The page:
I got some short video snippets of the Wolf’s Guenon baby swinging from his mama’s tail; the lion cubs playing; the flamingoes doing their open-winged greeting; and the Mallards having a quickie in the flamingo pond.  I took so many photos that I literally filled up the entire memory card on my camera; over 1100 photos.  I’d never done that before. Yikes!

I walked around for about three hours and would’ve stayed a little longer if my camera wasn’t filled to capacity.  When I got home, I baked some chicken and had that with mashed potatoes and asparagus (one of my favorite meals).  The only thing I DIDN’T have for my birthday like I usually do was a cherry pie.  Maybe I can get that over the weekend.  It was a nice day – thanks mostly to Marty who let me use his classic car.

In the Backyard

Around lunchtime I went out into the backyard with the dogs.  I always take my camera with me, and today got some photos of some neat fungus and slime mold on the woodpile behind the shed.  Keep in mind that the tiny mushrooms and slime mold “heads” in the photos are about the size of candy sprinkles (jimmies), and the stems are thinner than a strand of hair.  The “lentinellus” fungus is like a mushroom without a stipe (stem) and is soft like velvet.

Birds in the Fog

I got up around 8 o’clock this morning (and so did Marty), and I was out the door and heading to the Cosumnes River Preserve within a few minutes.  It was foggy and overcast again this morning.  As I was heading out the door I told Marty where I was going, and he said, “In the fog?  Are you going to be able to SEE anything?”  I didn’t know if I would see anything, but I thought of it as kind of an experiment: to see how the birds around the preserve acted in a dense fog.  Well, apparently they don’t act much differently in the fogs as they do in the sunlight.  Morning hours are morning hours to them whether it’s overcast or not…

On my way to the preserve I went up and Desmond Road (because the gates at the preserve weren’t open yet), and also circled around to Bruceville Road which run parallel to some of the wetlands area and some farmland.  While I was inching my way in the car down Bruceville, I came across a police car coming from the opposite direction, driving as slowly as I was.  The officers were out birding that morning, too.  Hah-2!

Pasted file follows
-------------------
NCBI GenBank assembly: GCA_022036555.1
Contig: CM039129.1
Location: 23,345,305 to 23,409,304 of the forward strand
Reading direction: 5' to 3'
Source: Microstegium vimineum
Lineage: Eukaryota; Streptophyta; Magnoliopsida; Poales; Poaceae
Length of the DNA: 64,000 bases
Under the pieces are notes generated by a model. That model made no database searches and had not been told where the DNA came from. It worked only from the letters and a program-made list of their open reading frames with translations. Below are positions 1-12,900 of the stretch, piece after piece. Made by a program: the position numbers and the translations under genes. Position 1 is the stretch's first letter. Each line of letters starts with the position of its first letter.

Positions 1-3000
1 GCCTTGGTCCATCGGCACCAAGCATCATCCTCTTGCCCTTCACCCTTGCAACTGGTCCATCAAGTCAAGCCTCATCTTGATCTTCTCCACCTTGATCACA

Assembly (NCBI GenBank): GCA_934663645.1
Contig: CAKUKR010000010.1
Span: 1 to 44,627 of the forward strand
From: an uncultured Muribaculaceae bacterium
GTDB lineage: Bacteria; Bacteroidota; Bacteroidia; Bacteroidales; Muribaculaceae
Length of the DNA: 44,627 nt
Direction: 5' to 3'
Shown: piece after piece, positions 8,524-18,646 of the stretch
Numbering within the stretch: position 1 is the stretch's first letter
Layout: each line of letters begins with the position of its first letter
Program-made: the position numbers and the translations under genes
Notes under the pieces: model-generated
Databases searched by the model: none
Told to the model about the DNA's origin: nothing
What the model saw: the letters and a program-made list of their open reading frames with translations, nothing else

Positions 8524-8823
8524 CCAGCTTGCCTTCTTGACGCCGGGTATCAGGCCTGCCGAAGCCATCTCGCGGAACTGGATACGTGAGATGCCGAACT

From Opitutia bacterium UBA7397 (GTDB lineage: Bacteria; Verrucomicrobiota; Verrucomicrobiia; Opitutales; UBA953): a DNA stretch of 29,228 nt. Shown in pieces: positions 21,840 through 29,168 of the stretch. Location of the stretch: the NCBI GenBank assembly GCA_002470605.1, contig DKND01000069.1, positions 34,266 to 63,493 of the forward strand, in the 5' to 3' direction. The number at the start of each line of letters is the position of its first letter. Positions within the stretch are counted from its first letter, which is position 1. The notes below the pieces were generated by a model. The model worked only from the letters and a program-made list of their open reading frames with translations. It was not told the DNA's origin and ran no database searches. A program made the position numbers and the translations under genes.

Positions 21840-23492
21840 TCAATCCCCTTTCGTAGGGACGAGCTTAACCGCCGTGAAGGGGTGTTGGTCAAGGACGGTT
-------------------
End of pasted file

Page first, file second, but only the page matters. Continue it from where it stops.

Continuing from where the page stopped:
One of the most unusual things I saw was a large bird carcass along the shallow levy on the wetlands area.  It was large and nearly picked clean; I figured based on its size it must’ve been a goose.  There was very little left but the bones and one wing.  The scavengers had made quick work of it.

I saw the usual suspects: hawks, Red-Winged Blackbirds, Turkey Vultures, Pintails, Coots, a couple of Great Egrets, chubby little sparrows (including a White-Crowned Sparrow and what I think was a Savanna Sparrow), an American Kestrel, House Finches, Cinnamon Teals, a Wilson’s Snipe (hunkered down next to a much larger duck that I think was a Gadwall), some Green-Winged Teals, Mallards, a Black-Necked Stilt, a Great Blue Heron (hidden down next to one of the egrets), several Killdeer and Meadowlarks in a field, and a flock of Snow Geese taking off in the fog.  While I was watching the Kestrel, it kept tugging at stuff stuck to one of its feet.  A closer look seemed to indicate that the “stuff” was wet feathers.  I don’t know if they were the Kestrel’s feathers (caught on its feet when it was scratching itself) or were feathers that belonged to something else.  Oh, and I also I saw my first Brown-Headed Cowbird (a female feeding alongside a Coot).  They’re super-common birds, but I’d never seen a “live” one before.

I stayed out there for almost 4 hours before heading back to the house.